The El Duce Tapes: feeling bad for a bad person
When you take your seat, stumbling in the dark, and begin staring at the silver screen, there is always that moment of beautiful uncertainty. You have some expectations, sure, but you don’t know where a film is going to take you – if it’s going to make you think, laugh, cry; if it will cling to your mind for long or if it will send you to sleep.
I didn’t know what to expect when I went to watch The El Duce Tapes; I’m not a heavy metal fan, and I had never heard of Eldon Hoke, more widely known as El Duce. As far as I was concerned, he could have been a rockstar – it turns out he was not. I was a bit afraid this film would be yet another musical documentary about some cult band that disappeared years ago – turns out it was not. But what is certain is that I was not expecting to ask myself if it is possible to feel sorry for a Nazi, rapist and misogynist monster. Or – at least – for someone who proudly claims to be such.
El Duce was not a rockstar, but he became a legendary figure in rock circles. Lead singer and composer of The Mentors, his trademark was performing bare chested and masked with a large black hood – a la medieval executioner. That’s how he walks on stage at the beginning of the film. Scary, isn’t it? And you haven’t heard anything yet – literally. Once El Duce starts to sing, in between a “Sieg Heil” or two, his metal shock songs glorify the most abhorrent levels of humanity: rape & golden showers are a predominant favourite. In just a few seconds on screen, he has already broken most of our societies etiquettes. Disgusting, but impressive.
We’re in the early ‘90s, and a wannabe actor has discovered a unique specimen among the LA wildlife – El Duce – passed out in his garden. He has the brilliant idea to record his outrageous life for a documentary, and he keeps filming him for the following couple of years on hundreds of VHS tapes. This project was later abandoned, and never meant to be completed, until David Lawrence and Rodney Ascher discovered the hidden taped treasure a few years ago. And this is how it is stylistically and gloriously presented to us: a VHS collage of interviews, live performances and the best(?) moments recorded: the grainy quality matches and perfectly frames the ambiguous context of the film. Thus, the vintage flavour is constantly accentuated in front of us, and it helps underlie the temporal separation from today. Our society seems to have undergone massive cultural and social changes in less than 30 years, and “rape” rock performances would simply not be conceivable today: if it was offensive then, it’s radioactive now.
But let’s get back to El Duce, and why/how I would later feel sorry for someone who did his very best to look like an awful man. Yes, he was praising the most despicable things on stage, but did he truly mean them? Or perhaps presenting himself as the living worst was a mere but cunning commercial device? Off-stage, Eldon is a lonesome outcast with no home, no money, and no job. Acclaimed and applauded on stage, without his dark hood he was just a drunkard loser. Pushing the offensive limits to the extreme seemed to be the only way to be noticed – to be distinguished – and it proved to be a rather successful commercial strategy. Better to be the best, even if the best of being awful, than just a mediocre bad, right?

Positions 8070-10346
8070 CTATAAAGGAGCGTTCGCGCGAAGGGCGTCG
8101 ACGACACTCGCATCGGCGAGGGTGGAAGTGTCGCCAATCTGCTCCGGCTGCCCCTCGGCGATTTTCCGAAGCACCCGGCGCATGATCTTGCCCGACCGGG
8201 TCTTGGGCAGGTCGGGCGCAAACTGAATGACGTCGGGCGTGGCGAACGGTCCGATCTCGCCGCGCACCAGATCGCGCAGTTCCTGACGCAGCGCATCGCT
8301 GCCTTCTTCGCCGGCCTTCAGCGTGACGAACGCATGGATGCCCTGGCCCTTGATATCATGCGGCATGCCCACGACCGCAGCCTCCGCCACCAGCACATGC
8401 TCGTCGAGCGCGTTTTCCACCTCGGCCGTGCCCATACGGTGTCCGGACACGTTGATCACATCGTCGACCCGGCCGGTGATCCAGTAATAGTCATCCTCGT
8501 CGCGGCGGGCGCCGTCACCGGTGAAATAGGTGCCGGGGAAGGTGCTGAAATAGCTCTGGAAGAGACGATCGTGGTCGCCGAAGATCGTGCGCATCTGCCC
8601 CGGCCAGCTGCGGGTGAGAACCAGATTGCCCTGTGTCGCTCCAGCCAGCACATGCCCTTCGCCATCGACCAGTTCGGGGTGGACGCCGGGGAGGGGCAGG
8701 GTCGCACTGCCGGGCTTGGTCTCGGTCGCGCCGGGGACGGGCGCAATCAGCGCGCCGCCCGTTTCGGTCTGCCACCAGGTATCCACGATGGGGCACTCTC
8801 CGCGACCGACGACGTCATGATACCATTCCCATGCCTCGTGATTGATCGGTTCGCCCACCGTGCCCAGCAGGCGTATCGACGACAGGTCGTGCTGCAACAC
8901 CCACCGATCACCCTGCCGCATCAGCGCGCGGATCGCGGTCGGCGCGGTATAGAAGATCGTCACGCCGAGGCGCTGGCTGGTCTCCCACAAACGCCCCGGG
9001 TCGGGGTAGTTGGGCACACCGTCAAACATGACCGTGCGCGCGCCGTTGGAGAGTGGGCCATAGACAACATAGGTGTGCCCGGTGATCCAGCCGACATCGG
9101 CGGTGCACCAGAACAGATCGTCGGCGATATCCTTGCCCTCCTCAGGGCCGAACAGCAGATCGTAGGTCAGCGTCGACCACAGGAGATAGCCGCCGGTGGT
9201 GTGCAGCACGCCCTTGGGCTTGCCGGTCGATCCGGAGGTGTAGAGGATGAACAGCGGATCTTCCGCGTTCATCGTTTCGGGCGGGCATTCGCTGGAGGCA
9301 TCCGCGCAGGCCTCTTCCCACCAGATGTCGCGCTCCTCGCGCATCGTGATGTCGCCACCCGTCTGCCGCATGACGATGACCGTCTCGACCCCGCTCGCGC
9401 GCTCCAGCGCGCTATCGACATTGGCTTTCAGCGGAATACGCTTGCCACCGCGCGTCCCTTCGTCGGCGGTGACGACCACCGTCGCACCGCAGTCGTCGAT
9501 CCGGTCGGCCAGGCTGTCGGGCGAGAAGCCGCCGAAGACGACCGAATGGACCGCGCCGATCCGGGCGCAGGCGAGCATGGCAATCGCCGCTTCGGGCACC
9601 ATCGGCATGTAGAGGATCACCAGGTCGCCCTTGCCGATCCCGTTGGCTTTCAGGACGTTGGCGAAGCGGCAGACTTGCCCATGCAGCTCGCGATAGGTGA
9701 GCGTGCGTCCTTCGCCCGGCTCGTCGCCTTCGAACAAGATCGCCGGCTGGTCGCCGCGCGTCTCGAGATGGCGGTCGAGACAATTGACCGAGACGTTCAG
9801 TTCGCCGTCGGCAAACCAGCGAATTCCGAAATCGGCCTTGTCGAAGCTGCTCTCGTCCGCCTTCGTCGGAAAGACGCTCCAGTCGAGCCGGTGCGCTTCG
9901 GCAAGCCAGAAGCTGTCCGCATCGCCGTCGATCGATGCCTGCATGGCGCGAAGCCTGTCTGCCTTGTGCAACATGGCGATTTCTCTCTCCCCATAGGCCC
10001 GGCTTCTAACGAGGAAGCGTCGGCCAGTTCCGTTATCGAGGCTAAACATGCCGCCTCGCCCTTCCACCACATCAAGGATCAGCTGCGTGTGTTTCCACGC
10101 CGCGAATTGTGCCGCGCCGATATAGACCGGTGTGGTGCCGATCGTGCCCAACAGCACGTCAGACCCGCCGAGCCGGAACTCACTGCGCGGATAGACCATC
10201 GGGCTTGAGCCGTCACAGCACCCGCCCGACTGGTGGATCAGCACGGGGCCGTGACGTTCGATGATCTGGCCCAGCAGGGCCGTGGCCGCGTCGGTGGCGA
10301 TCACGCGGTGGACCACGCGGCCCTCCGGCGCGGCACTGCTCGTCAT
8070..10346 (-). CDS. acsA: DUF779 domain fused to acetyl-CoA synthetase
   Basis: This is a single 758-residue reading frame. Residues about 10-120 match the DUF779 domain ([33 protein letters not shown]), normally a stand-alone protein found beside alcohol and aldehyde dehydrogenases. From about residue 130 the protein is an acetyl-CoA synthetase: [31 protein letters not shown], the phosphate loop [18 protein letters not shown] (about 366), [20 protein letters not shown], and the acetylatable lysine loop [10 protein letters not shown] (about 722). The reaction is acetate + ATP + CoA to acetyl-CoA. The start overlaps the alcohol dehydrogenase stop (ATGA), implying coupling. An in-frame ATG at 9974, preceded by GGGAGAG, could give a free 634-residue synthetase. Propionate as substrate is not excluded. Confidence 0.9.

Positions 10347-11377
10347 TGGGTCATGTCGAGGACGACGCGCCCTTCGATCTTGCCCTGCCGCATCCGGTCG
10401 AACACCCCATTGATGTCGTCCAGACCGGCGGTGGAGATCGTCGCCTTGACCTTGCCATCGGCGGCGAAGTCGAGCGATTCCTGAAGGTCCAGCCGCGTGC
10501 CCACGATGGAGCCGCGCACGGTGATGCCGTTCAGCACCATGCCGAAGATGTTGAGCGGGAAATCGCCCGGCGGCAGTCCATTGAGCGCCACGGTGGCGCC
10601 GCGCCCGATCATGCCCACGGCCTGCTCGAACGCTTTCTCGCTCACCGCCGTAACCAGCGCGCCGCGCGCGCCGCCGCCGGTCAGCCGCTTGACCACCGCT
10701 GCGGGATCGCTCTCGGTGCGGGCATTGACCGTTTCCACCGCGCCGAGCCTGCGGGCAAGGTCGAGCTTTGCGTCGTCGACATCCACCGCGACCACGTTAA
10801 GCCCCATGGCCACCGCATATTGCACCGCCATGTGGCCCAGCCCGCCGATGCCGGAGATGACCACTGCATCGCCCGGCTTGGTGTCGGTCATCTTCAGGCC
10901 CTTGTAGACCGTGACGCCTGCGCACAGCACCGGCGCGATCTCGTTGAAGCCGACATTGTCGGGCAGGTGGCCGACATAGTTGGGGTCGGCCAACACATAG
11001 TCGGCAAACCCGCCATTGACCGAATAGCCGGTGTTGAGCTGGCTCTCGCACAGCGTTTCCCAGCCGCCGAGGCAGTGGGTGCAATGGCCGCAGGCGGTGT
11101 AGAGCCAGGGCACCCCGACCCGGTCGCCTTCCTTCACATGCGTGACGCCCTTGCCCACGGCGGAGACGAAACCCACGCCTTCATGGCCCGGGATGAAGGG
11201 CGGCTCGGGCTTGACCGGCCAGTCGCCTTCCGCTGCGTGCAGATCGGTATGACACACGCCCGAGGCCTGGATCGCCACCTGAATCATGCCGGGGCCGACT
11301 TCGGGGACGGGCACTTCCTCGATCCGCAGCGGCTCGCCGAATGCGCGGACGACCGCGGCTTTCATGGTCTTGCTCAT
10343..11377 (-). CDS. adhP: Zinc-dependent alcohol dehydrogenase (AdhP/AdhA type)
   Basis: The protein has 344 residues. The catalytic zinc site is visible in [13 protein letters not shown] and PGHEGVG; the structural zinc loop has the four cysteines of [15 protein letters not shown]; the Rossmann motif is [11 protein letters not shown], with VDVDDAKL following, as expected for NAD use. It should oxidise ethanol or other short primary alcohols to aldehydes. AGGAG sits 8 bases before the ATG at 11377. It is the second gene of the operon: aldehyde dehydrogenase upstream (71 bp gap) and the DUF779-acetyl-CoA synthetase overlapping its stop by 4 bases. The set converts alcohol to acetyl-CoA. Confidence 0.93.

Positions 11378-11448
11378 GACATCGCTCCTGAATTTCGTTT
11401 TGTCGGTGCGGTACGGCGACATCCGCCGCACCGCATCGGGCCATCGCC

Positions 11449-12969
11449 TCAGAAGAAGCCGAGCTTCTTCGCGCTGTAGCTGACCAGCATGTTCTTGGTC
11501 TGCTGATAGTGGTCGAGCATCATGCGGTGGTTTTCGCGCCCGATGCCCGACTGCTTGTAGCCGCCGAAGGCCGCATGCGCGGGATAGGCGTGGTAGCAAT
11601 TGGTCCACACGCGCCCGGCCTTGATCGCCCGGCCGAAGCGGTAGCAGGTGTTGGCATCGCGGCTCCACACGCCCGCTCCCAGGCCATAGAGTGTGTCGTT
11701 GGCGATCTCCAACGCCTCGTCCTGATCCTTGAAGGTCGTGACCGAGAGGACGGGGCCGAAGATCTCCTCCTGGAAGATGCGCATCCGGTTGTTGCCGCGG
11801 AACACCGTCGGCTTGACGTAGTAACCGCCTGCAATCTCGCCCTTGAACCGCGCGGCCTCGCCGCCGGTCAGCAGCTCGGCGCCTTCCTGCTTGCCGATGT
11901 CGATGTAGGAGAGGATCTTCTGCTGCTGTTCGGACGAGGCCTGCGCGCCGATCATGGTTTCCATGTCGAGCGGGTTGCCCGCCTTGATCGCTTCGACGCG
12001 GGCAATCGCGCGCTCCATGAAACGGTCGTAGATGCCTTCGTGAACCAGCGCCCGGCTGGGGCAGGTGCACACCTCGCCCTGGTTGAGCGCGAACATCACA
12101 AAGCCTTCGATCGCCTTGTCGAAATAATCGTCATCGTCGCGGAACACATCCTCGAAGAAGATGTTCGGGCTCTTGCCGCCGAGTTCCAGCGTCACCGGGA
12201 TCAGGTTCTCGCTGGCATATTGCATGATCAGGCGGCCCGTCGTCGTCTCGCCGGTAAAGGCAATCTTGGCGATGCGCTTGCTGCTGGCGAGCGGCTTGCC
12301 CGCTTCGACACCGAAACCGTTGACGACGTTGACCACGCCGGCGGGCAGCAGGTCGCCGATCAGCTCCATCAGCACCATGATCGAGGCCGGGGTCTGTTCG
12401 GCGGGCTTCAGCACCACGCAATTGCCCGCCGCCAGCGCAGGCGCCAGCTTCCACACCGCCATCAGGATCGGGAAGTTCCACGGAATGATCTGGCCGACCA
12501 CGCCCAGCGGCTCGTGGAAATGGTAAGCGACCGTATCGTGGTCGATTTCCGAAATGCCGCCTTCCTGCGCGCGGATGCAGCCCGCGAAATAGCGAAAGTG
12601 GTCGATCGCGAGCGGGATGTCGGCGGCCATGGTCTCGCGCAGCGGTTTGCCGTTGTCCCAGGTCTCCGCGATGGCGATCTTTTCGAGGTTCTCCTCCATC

I don’t know if El Duce was truly what he liked to preach. And after getting to know him under his mask through this intimate documentary, I personally don’t think so. His friends and family are not ashamed, nor scared, nor repulsed by him, and have innocent if pitiful anecdotes to share. I believe he was a precursor of the many, wealthy provocateurs who crowd our social media every day. An advocate of free speech, a modern-day Rousseau who dedicated and committed his whole existence in the sophisticated social critique today known as trolling. And, perhaps, he is not the troubled one if we would condemn a song and its singer, whilst approving mass murderers because they are wearing suits (just like his father, an affirmed white collared scientist who built napalm bombs and regularly beat up his children). Physical, harmful violence hidden under society’s dark hood, versus a stereotype of violence only used as a disguise, a mask, to deliver something else – a spark of reflection, and maybe art. Yes, art.
If “art” has the core aim to provoke and induce thoughts, reactions and deep feelings, then this fat, bare-chested, hooded Nazi is to be considered the quintessential artist. Sure, a misunderstood one, not far from Andy Kaufman, or – as the directors often compare him on screen – from Van Gogh. I am not trying to convince you that “Sandwich of Love” or “Kings of Sleaze” are as evocative as ‘Starry Night’. He was not Van Gogh. But, in his own way, he thought he was.
After all, did he have a better choice? Becoming El Duce was the only way society would pay attention to him, with TV shows, concerts, and people saluting him during his daily vagabonding around LA. Any attempt to clean up and conform would only result in his inevitable disappearance. Better ridiculed than ignored. Better hated than forgotten.
El Duce is gone, like the music genre he embodied, like the remote time he lived in and, in part, represented. And that is why, at the end of this humorous and shocking journey, I could only feel sorry for Eldon. He kept yelling the same chant, and yet I didn’t wonder if he was an actual monster anymore, but rather if he would consider himself accomplished of what he became, and proud to be perceived that way. Was it worth it, and is this what he expected?
Maybe Eldon, too, was looking for his own seat, and, stumbling in the dark, he comfortably sat on El Duce’s one. Sharing with us that same, precious, beautiful uncertainty.